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Target’s Too-Clever Site Fails (Or Does It?): Inside Missoni Tuesday

Written by Frank Hayes
September 15th, 2011

Target’s E-Commerce inventiveness is coming back to bite it. When the chain’s three-week-old Web site crashed early Tuesday morning (Sept. 13) in the face of a ravening hoard of shoppers looking for Missoni products, the site truly was down. By noon Eastern time, the site was back up—but many would-be customers continued to think the site was offline throughout the rest of the day. Those who did reach the site to shop reported issues at checkout time that might (or might not) have been true IT glitches. The problem: Even when Target.com works, it doesn’t work the way customers expect. And, as a practical matter, that can be as bad as the site simply not working.

That compounded the problems of “Missoni Tuesday,” which a Target spokesman said saw “greater item demand than we do on a typical Black Friday.” But the crush of customers, and the fact that so many items sold out, masked a serious issue: Even though Target.com made buckets of money that day, the result left a bad taste in the mouths of many Target customers—and the site’s nonconformist challenges are still there.

What did happen on Tuesday? Target will only confirm that the site was down for about three hours in the morning and then “inaccessible at times.” That inaccessibility to customers may have been due to Target.com’s unusual design, which appears to allow only a limited number of customer sessions on the site at once.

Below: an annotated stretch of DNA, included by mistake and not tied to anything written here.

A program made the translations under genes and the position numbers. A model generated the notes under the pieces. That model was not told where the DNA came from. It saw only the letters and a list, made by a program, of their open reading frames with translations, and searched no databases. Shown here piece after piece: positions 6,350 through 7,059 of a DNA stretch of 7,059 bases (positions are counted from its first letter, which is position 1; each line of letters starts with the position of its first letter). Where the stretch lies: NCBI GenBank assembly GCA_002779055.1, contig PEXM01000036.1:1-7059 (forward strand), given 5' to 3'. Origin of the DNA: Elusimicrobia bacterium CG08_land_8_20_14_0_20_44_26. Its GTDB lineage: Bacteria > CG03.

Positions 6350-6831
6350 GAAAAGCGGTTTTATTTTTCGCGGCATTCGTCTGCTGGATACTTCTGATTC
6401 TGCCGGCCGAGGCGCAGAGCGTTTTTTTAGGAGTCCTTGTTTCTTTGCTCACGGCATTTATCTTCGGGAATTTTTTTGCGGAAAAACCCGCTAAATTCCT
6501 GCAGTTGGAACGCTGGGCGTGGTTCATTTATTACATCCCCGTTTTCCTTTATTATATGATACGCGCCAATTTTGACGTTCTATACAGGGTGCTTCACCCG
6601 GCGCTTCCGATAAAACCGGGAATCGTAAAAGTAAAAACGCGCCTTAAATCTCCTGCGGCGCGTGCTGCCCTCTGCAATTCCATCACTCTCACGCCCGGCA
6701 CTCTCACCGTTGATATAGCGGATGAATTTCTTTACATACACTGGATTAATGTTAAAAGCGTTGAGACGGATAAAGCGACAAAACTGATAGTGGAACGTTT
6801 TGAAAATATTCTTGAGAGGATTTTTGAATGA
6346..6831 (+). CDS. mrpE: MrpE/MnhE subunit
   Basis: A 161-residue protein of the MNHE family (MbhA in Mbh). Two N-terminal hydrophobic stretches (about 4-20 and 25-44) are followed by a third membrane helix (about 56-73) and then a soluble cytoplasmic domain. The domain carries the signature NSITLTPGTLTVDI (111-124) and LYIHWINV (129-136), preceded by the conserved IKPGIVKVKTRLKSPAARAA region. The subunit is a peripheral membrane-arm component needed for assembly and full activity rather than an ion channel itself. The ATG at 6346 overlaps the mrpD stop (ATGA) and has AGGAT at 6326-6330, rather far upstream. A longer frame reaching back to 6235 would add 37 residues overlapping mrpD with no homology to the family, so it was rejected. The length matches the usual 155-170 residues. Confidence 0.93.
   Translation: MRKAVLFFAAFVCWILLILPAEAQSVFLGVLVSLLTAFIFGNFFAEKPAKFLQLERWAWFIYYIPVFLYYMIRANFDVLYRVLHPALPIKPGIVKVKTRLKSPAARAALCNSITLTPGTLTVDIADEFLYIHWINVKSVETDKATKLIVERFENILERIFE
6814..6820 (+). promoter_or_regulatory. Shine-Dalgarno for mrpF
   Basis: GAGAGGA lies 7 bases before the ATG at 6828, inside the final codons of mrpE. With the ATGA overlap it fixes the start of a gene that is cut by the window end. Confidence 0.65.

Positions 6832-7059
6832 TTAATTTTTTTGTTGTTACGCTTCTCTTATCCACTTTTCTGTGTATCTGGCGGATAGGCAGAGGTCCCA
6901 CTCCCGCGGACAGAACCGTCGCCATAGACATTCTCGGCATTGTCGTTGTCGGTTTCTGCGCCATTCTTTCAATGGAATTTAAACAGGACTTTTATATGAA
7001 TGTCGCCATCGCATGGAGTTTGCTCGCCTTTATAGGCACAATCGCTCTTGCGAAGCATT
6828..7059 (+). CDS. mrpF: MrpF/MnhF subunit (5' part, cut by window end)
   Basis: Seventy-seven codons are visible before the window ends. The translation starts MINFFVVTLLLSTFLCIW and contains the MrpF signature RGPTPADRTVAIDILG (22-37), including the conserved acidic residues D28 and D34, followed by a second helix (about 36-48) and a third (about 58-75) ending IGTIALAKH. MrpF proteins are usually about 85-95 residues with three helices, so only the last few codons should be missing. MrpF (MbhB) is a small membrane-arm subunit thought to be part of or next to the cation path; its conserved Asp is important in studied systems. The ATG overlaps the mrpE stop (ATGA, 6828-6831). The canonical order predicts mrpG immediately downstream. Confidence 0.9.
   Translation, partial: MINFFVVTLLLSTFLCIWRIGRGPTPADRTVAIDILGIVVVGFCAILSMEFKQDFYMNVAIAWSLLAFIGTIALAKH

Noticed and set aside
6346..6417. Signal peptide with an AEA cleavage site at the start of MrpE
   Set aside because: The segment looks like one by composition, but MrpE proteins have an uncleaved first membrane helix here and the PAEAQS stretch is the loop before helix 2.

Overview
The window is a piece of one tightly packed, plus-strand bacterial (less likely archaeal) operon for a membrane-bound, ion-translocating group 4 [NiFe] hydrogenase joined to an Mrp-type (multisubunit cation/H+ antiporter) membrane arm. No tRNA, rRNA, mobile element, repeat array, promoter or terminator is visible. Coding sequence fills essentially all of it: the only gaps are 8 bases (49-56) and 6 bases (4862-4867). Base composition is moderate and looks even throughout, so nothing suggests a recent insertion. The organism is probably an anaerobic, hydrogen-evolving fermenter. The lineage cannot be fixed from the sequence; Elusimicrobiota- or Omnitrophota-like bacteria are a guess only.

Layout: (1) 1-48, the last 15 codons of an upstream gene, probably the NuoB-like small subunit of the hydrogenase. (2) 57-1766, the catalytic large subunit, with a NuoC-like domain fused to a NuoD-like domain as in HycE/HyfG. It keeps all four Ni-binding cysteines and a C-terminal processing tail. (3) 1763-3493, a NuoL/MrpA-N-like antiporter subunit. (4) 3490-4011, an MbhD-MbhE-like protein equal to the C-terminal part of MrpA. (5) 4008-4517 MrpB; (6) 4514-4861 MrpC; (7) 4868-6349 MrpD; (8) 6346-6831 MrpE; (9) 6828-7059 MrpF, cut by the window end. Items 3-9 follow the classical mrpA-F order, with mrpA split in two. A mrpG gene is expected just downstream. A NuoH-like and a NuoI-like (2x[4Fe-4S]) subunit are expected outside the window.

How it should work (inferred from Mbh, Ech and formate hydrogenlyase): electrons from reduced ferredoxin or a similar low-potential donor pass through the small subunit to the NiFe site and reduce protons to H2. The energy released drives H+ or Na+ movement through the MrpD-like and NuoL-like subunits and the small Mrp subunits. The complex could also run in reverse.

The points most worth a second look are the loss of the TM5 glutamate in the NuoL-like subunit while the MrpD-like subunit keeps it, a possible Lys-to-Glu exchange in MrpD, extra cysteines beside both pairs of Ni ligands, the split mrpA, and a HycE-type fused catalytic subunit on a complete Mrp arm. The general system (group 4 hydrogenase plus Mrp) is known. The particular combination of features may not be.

According to several Web monitoring services, the site ground almost to a halt just before 8:00 AM (New York time). If customers were patient enough (the error page took more than two minutes to load, according to Pingdom), they saw a picture of Target’s mascot dog Bullseye in a repairman’s suit, with the words “Oh no, something went wrong when we tried to (load this page/process your request). Please try again. If the problem persists, please feel free to contact Target help.”

Nothing unusual about that—except, instead of also sending a typical HTTP error code such as 500 (internal server error) or 503 (service temporarily unavailable), the page reported code 200: everything OK.

By about 8:30 AM, the “Oh no” page was replaced by a different error page—same dog, but this time the message said: “Hello, we are hard at work making the site better. Sorry for the inconvenience—we’ll be back up and running shortly.”

At 11:15 AM (according to AlertBot), that page was replaced by yet another—still the same dog—with the message: “Woof! We are suddenly extremely popular. You may not be able to access our site momentarily due to unusually high traffic. Please stay here and we’ll try to get you in as soon as we can! We’re up and running here.” AlertBot—and many potential Target.com customers—concluded that the site was still down.

But it wasn’t. That was Target’s innovative idea for preserving site performance. Once the number of customers in the online store reached a predefined limit, new customers just had to wait for someone else to leave. As a later version of the “Woof” page put it, “You will be automatically moved into the site when a spot is available. Please do not refresh this page or else you will lose your place in line.” Still later versions explained that the site would automatically retry the homepage every 30 seconds.

In short, the site was working exactly as it was designed to. The “Woof” page lets customers in only as space is available; the fact that each session times out after 30 minutes, as we noted when we first looked at the new site, makes room by clearing out inactive customer sessions. (On a normal day, the pop-up message that indicates the timeout appears to have no effect. On Tuesday, it kicked inattentive customers back to the “Woof” page.)

Unfortunately for Target, that carefully managed queue is not what customers expect.


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